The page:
- City of Nichols
City of Nichols
Benjamin F. and Susan M. (Jenkins) Nichols House House is potentially locally significant and eligible for the National Register of Historic Places under Criterion B. The house is historically associated with Benjamin F. Nichols (1825-1893), who platted the original railroad town of Nichols Station (a.k.a., Nichols) and contributed substantially to its development. The evolution of the house from c.1872 to 1888 mirrors Benjamin F. Nichols contributions to the growth of the town of Nichols. Benjamin F. Nichols made important contributions to the settlement and development of the town of Nichols, and this was his residence during the time that he made most of those significant contributions. The house retains sufficient integrity to reflect its associations with Benjamin F. Nichols and his significance to the town of Nichols. The period of significance of the Benjamin F. and Susan M. (Jenkins) Nichols House is therefore c.1872 to 1893, from the year it was first built to the year Nichols died in the house.
Benjamin F. and Susan M. (Jenkins) Nichols House porch
St. Mary’s Roman Catholic Church is a one-story, center-steeple church built of brick with cut Bedford limestone trim in the Late Gothic Revival style. This church was built in 1920 after a fire gutted the previous Late Gothic Revival brick church, which had been built in 1904. The church was rebuilt using the same architect and plans and specifications of the 1904 church, and reused the exterior brick and cut stone that survived the fire. As a result, the rebuilt 1920 church is a near replica of the one lost.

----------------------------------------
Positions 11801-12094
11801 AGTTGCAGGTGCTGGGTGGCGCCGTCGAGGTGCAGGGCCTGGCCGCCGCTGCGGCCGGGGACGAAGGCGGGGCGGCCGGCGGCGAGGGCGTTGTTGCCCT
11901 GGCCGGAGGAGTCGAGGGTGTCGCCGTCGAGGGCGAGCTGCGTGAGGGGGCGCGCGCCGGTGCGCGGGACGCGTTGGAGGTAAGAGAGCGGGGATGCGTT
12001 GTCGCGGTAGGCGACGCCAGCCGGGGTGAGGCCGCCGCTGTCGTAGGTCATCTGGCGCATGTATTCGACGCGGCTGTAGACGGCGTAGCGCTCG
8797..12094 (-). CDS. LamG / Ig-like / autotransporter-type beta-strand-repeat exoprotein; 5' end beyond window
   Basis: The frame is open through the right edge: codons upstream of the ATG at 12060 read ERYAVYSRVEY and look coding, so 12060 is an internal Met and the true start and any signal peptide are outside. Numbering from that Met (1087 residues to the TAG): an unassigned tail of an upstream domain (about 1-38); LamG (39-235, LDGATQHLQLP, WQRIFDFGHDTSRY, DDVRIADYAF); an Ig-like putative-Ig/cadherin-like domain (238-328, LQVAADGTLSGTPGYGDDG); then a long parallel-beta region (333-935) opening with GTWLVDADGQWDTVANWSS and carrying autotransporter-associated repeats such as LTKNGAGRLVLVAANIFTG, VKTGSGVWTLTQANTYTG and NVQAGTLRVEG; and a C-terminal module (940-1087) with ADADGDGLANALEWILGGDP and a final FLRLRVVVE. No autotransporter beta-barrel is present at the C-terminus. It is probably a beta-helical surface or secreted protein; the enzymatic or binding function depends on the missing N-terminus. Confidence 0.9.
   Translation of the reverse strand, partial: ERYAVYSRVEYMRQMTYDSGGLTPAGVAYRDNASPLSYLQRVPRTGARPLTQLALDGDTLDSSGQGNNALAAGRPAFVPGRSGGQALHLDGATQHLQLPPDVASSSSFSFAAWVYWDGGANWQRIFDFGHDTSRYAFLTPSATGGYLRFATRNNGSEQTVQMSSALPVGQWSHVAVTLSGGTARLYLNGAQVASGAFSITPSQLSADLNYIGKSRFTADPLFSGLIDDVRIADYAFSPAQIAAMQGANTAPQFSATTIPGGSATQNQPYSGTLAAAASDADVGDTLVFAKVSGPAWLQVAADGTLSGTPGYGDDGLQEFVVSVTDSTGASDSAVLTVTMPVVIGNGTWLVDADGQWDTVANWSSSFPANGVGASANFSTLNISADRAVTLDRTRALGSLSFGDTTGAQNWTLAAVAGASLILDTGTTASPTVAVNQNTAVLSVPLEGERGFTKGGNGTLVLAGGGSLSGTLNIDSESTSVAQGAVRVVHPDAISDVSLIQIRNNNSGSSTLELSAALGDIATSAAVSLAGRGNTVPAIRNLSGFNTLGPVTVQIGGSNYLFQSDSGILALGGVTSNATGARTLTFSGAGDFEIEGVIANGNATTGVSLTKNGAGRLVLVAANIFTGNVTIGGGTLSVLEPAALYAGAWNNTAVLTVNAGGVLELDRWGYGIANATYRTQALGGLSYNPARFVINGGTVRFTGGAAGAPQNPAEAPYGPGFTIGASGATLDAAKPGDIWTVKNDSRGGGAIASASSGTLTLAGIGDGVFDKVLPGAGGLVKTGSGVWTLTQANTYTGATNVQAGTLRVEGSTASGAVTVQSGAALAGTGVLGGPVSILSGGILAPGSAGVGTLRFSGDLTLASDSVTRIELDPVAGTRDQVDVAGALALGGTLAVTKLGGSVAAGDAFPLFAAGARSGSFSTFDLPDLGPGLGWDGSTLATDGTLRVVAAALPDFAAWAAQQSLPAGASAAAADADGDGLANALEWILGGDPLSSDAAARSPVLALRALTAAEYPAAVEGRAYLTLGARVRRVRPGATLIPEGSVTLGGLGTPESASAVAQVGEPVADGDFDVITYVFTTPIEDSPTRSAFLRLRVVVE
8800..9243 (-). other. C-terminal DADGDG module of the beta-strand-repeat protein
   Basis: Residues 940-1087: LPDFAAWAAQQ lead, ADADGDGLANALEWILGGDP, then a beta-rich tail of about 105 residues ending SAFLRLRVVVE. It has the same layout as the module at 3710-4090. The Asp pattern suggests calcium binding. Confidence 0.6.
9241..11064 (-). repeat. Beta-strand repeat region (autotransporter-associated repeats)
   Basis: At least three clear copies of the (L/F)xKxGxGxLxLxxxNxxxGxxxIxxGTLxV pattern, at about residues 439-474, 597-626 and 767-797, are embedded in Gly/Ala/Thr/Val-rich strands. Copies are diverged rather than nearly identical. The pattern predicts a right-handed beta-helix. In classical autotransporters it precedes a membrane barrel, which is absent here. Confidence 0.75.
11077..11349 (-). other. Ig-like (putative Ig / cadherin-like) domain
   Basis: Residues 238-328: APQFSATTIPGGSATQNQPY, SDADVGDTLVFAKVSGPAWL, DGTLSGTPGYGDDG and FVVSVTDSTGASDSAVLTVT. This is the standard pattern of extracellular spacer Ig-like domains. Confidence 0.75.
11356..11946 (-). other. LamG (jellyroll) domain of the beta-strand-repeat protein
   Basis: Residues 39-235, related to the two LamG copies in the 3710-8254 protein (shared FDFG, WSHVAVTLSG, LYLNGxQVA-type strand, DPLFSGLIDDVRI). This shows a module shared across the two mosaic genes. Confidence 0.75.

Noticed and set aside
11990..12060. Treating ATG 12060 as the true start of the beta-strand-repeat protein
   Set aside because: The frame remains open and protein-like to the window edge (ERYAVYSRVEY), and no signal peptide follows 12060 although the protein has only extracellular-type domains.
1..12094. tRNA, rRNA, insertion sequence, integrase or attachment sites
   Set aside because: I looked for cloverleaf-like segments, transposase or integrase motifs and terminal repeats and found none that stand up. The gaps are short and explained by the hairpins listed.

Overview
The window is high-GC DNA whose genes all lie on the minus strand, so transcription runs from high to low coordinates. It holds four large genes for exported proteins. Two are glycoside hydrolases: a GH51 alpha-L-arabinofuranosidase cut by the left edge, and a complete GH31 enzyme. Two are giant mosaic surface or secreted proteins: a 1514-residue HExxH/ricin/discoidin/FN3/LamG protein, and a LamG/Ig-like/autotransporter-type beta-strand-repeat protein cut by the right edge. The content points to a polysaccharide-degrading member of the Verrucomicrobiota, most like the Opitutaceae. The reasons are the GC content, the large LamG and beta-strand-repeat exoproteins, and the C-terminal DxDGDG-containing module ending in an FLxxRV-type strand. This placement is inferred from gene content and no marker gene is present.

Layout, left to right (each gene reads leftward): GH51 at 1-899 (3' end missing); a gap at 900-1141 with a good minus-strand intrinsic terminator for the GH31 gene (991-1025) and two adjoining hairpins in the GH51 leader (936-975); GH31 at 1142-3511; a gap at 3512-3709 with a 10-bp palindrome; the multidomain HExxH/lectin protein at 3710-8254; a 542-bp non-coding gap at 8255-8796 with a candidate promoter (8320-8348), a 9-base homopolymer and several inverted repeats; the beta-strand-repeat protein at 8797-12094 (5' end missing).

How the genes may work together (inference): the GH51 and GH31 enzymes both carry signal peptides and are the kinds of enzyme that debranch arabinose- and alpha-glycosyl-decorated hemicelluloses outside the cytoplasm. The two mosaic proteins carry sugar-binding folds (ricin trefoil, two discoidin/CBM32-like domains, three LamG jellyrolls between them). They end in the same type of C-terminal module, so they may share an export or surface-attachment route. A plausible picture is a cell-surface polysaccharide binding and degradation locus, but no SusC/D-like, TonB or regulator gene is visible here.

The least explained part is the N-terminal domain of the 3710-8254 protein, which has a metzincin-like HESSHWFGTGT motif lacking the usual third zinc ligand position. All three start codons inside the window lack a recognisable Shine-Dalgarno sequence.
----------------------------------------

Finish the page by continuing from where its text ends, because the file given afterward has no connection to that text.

The interior of the church retains most of its historic appearance, including the floor plan of entrance vestibule, curving side staircases, nave, sanctuary, sacristy, storage room, side hall and basement entrance. The interior of the nave and sanctuary is lined with Corinthian columns supporting Gothic arch ribs, each framing a stained glass window, including the rose window high above the alter. These Gothic arch ribs and columns define spaces for religious statuary on either side of the sanctuary. Corinthian columns also support the choir loft that is adorned with a blind decorative wood balustrade carved to echo the tracery of the taller gothic arch stained glass windows. In 1969, new pews and carpeting were installed, and these newer features account for the updating that has occurred inside the historic main worship space.